clicker. Share the final research presentations topic with the rest of the class (name, major(s), concentrations/minors, research project idea, and whether you prefer to go 1st, 2nd or have no preference).

informal eval while I check in about the projects, and then formal evaluations.

Take questions on the final research presentations

Hamburger earmuffs and the pickle matrix

clicker.

April is mathematics awareness month - the theme is magic, mystery and mathematics. Have the class give me a 3x3 matrix. Look at

h,P:=Eigenvectors(A)

MatrixInverse(P).A.P

which (ta da) has the eigenvalues on the diagonal (when the columns of P form a basis for R

Applications to mathematical physics, quantum chemistry...

big picture discussion

clicker survey questions

Discuss the final research presentations.

eigenvector clicker review

3.3 and 2.8 clickers #6-8

Finish Dynamical Systems and Eigenvectors

Review: Ax=b solutions when mult makes sense, when b=0, when A is invertible, when A=Matrix([[1,0],[0,1],[0,0]]) (and column space and null space). Elementary matrix.

eigenvector decomposition clickers 2 #3-5

Review eigenvectors and eigenvalues:

definition (algebra and geometry)

What equations have we seen

Why we use det(A-lambdaI)=0

Why we use the eigenvector decomposition versus high powers of A for longterm behavior (reliability)

Continue Dynamical Systems and Eigenvectors

Highlight predator prey, predator predator or cooperative systems (where cooperation leads to sustainability)

eigenvector decomposition clickers 2 #1 and 2

Dynamical Systems and Eigenvectors first example

eigenvector decomposition clickers 1

5.1 clicker questions

Finish Geometry of Eigenvectors and compare with Maple

>Ex4:=Matrix([[1/2,1/2],[1/2,1/2]]);

>Eigenvectors(Ex4);

Begin 5.6: Eigenvector decomposition for a diagonalizable matrix A_nxn [where the eigenvectors form a basis for all of R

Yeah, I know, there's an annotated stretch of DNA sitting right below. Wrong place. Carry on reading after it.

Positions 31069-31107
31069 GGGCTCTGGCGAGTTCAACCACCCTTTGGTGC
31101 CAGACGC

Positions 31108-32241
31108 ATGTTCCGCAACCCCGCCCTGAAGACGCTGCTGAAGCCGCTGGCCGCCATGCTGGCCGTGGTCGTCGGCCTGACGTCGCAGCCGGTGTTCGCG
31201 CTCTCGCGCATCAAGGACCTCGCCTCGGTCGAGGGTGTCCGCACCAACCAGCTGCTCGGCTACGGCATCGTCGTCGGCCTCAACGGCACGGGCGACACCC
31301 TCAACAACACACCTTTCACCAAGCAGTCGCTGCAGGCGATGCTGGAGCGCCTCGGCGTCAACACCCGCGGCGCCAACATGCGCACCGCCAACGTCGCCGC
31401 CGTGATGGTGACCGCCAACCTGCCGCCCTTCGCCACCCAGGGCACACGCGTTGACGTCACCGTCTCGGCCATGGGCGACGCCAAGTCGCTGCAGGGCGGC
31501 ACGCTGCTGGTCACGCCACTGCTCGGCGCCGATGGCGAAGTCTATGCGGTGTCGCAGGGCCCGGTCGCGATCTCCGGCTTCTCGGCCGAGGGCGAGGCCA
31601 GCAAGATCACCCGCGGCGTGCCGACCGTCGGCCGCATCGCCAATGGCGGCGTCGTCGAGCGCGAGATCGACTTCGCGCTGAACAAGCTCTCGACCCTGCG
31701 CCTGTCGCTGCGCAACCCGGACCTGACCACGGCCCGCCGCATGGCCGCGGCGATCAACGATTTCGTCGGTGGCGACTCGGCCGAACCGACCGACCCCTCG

Foxes and Rabbits

If ___ equals 0 then we die off along the line____ [corresponding to the eigenvector____], and in all other cases we [choose one: die off or grow or hit and then stayed fixed] along the line____ [corresponding to the eigenvector____].

Continue 5.1: Review the algebra of eigenvectors and eigenvalues. [Ax=lambdax, vectors that are scaled on the same line through the origin, matrix multiplication is turned into scalar multiplication]. Solving Ax=lambdax algebraically using determinant(A-lambdaI)x=0, and substituting each lambda in to find a basis for the eigenspaces of A and equivalently the nullspace of (A-lambda I).

Compute the eigenvectors of Matrix([[0,1],[1,0]] by-hand and compare with Maple's work.

Geometry of Eigenvectors and compare with Maple

>Ex1:=Matrix([[0,1],[1,0]]);

>Eigenvalues(Ex1);

>Eigenvectors(Ex1);

>Ex2:=Matrix([[0,1],[-1,0]]);

>Eigenvectors(Ex2);

>Ex3:=Matrix([[-1,0],[0,-1]]);

>Eigenvectors(Ex3);

Define eigenvalues and eigenvectors [Ax=lambdax, vectors that are scaled on the same line through the origin, matrix multiplication is turned into scalar multiplication].

Algebra: Show that we can solve Ax=lambdax using det(A-lambdaI)=0 and (A-lambdaI)x=0 (ie the nullspace of A-lambdaI).

Eigenvectors of Matrix([[0,0],[1,0]]); and the Eigenvectors command in Maple

Review the LaTex Beamer slide

The relationship of row operations to the geometry of determinants - row operations can be seen as shear matrices when written as elementary matrix form, which preserve area, volume, etc...

Clicker questions #1-3

Determinants including 2x2 and 3x3 diagonals methods, and Laplace's expansion (1772 - expanding on Vandermonde's method) method in general. [general history dates to Chinese and Leibniz]

M:=Matrix([[a,b,c],[d,e,f],[g,h,i]]);

Determinant(M); MatrixInverse(M);

M:=Matrix([[a,b,c,d],[e,f,g,h],[i,j,k,l],[m,n,o,p]]);

Determinant(M); MatrixInverse(M);

LaTex Beamer slides

Review the 2 determinant methods for the 123,456,789 matrix. Show that for 4x4 matrix in Maple, only Laplace's method will work.

The connection of row operations to determinants

The determinant of A transpose and A triangular (such as in Gaussian form).

The determinant of A inverse via the determinant of the product of A and A inverse - so det A non-zero can be added into Theorem 8 in Chapter 2.